Greening Gary from the Ground Up

March 26, 2018

“I have seen and have played a part in my neighborhood developing into a family-friendly place where neighbors know each other and have a vested interest in the neighborhood.  We voice our concerns and address issues and the result is that more families have moved in. It’s such a nice feeling to see children playing in the streets, ride bikes, people walk their pets. We have a lot more challenges to overcome, but the neighborhood is the place we call our home!”
— Joelle Gamble, resident of the Aetna neighborhood in Gary, Indiana

Gary, Indiana is situated in the heart of the globally rare dunes on the southern end of Lake Michigan, about 25 miles from downtown Chicago and just west of the Indiana Dunes National Lakeshore. Two low-banked rivers flow through the city before emptying into Lake Michigan. Within the city limits are nature preserves and parks where we can find unique plants and creatures like the blue spotted salamander. Gary has some amazing assets.

But the people of Gary are the city’s strongest assets. Sometimes called The Steel City, Gary was founded by U.S. Steel Corporation in the early 1900’s and developed on drained wetlands. Gary, along with Memphis and Chicago, was the end of the line for many African Americans during the Great Migration. Its jazz and blues scene was inseparable from Chicago’s, and many legendary artists preceded the Jackson Five as important artists who came out of Gary. Today, the people of Gary are committed to their city. Like Joelle, many residents put time and care into figuring out how to make it even better.

A legacy city

Like many Great Lakes legacy cities, Gary has a rich culture and history but faces major challenges that all too often come with deindustrialization and disinvestment. At the Alliance for the Great Lakes, we know that our region’s cities have a direct impact on the health of the Great Lakes, and the health of the lakes has a direct impact on the cities.  We believe that everyone in the Great Lakes region should benefit from safe, clean water and all that the lakes have to offer. Unfortunately, this has not always been the case in Gary.

Gary’s combined sewer and stormwater infrastructure was never really adequate to handle heavy rainfall on this naturally wet city. In fact, the past several years have been particularly disastrous — Gary has recorded unprecedented precipitation and flooding, which has led to substantial property damage and frequent combined sewer overflows.

To complicate matters, social and economic forces have led Gary’s population to plummet to about 80,000 residents, just 45% of its 1960s peak population. The remaining residents of Gary, while committed, are not equipped to pay for the needed updates to the city’s expansive and aging stormwater infrastructure. The median household income in Gary is just $28,020, with households in many areas of the city hovering just above $10,000.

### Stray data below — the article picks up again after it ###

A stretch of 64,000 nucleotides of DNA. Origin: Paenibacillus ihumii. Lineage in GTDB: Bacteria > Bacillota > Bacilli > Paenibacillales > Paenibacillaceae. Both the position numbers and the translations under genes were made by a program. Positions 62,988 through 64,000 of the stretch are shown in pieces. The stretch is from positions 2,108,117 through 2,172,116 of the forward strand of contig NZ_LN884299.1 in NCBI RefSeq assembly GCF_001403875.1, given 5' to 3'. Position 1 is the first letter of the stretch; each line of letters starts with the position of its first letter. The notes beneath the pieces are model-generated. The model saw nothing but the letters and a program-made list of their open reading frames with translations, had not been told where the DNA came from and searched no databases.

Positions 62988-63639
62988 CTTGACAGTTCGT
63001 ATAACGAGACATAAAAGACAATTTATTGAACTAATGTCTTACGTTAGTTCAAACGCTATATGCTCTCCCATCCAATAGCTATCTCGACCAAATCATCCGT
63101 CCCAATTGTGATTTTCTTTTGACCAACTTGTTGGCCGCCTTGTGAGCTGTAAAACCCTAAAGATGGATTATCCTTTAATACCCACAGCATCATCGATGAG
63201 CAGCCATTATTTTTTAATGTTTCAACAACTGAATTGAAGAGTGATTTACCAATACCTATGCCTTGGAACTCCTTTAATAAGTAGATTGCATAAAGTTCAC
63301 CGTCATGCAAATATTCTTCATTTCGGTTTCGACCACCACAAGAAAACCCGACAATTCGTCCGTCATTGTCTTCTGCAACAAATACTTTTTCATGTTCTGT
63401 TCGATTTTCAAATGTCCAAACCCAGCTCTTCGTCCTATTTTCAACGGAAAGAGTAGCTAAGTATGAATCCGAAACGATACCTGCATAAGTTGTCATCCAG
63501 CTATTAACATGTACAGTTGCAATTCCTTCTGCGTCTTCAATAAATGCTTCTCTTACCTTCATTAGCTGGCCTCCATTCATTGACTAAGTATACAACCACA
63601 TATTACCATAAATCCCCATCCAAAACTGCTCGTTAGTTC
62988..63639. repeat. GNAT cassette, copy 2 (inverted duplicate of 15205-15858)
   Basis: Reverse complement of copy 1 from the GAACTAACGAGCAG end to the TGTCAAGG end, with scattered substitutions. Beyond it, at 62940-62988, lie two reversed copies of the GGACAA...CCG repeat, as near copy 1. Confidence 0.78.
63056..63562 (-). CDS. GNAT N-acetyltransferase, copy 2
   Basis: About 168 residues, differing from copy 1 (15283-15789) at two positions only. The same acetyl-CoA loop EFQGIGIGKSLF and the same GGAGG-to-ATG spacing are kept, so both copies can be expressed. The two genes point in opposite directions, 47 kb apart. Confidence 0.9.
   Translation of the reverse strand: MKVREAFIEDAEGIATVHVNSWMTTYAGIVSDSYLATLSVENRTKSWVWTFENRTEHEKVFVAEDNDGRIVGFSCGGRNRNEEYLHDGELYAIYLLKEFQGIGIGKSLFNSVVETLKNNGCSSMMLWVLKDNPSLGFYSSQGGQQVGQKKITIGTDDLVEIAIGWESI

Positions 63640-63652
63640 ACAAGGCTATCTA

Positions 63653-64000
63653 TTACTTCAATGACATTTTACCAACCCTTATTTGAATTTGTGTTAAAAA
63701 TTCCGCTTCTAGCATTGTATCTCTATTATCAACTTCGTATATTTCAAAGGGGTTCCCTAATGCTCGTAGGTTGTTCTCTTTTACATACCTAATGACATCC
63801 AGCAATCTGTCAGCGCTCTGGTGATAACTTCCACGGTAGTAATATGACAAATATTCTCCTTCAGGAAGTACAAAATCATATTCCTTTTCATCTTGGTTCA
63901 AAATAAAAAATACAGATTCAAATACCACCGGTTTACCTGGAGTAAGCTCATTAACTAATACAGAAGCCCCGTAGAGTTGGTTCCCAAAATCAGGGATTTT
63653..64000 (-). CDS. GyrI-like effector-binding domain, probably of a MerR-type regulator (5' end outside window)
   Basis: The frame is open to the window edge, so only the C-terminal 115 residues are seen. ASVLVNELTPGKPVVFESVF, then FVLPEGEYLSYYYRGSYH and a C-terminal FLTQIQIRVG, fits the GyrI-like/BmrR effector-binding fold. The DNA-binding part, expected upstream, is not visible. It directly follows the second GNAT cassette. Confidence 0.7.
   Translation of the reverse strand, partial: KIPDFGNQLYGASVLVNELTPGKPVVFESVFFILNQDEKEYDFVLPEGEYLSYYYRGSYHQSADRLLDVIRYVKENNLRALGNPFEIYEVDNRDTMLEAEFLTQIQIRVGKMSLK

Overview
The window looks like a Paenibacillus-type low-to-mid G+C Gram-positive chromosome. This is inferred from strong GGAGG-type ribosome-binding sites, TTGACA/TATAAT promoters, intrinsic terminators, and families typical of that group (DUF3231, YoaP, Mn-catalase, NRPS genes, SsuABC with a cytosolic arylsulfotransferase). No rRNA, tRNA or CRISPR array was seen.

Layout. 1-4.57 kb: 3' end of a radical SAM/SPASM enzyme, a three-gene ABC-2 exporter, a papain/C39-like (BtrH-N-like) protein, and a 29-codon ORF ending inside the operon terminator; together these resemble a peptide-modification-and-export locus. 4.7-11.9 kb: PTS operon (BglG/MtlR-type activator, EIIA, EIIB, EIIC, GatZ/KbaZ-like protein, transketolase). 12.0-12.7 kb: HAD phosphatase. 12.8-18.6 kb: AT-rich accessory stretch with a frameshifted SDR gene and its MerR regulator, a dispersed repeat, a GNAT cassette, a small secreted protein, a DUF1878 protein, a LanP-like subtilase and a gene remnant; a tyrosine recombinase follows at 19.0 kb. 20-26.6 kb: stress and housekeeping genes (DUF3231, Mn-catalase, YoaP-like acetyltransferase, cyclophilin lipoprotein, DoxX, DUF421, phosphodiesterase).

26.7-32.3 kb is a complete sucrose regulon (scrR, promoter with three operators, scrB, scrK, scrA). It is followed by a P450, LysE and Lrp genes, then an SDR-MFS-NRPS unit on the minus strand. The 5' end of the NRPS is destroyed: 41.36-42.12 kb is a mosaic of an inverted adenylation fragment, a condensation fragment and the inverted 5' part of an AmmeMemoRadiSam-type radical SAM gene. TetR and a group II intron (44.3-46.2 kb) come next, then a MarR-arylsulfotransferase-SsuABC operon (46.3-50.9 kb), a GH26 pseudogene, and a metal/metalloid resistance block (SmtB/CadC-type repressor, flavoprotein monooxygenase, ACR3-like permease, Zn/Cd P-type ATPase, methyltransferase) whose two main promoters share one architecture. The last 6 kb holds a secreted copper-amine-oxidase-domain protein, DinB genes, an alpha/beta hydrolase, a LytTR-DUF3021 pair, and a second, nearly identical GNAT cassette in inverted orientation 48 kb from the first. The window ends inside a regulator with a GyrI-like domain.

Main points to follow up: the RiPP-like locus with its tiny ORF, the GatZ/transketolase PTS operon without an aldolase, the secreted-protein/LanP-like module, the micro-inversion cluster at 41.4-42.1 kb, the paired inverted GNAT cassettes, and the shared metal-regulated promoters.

From wastewater management to neighborhood stabilization, these issues require creative, collaborative solutions. The City of Gary has put together an aggressive strategy to begin addressing both issues. One piece of the plan is the adoption of the Vacant-to-Vibrant program, which uses green infrastructure to transform vacant lots into pocket parks. Over the past year, we’ve partnered with the city to scale up the program in all six of its districts, with residents at the helm.

Residents lead the way

At the Alliance, we work full-time to protect Great Lakes water and communities, but we know that no one knows their community, their piece of the shore, better than residents themselves. So, we focus on elevating the expertise and excitement that residents bring to revitalizing their neighborhood. We team up with local groups to knock on doors, get the word out at community events and host meetings where residents decide where to install a pocket park and what form it should take.

Leading up to the Vacant-to-Vibrant scale-up, the city used the federal Hardest Hit Fund to prepare potential sites. They demolished abandoned buildings and replaced six feet of topsoil. Last summer, we held an open, citywide meeting at which residents discussed how vacant properties might be transformed into vibrant, lot-sized parks that beautify their neighborhoods. People gathered around maps of their neighborhoods, considered the sites the city had prepared, and decided with their neighbors where the parks should go. This month, residents, city officials, and landscape architects reconvened to design the sites. The city will begin building the new parks this fall.

Looking ahead to a greener future

Even a small project, on just one lot, can have a positive impact on a neighborhood. In fact the benefits are manifold: residents taking ownership over their own neighborhood; grassroots involvement in municipal decision making; improved relationship between residents and their local government; neighborhood beautification; higher property values and neighborhood stabilization; green infrastructure to soak up extra water and ease the burden on the city’s struggling system. The list goes on.

These projects are small but scalable. As the city scales up the Vacant-to-Vibrant approach, Gary has an exciting opportunity to amplify these important gains. With strong partnerships and the development of grassroots leadership throughout the process, the transformative effect of green infrastructure efforts can extend beyond plots of land and make a lasting impact on the lives of residents and cities they call home.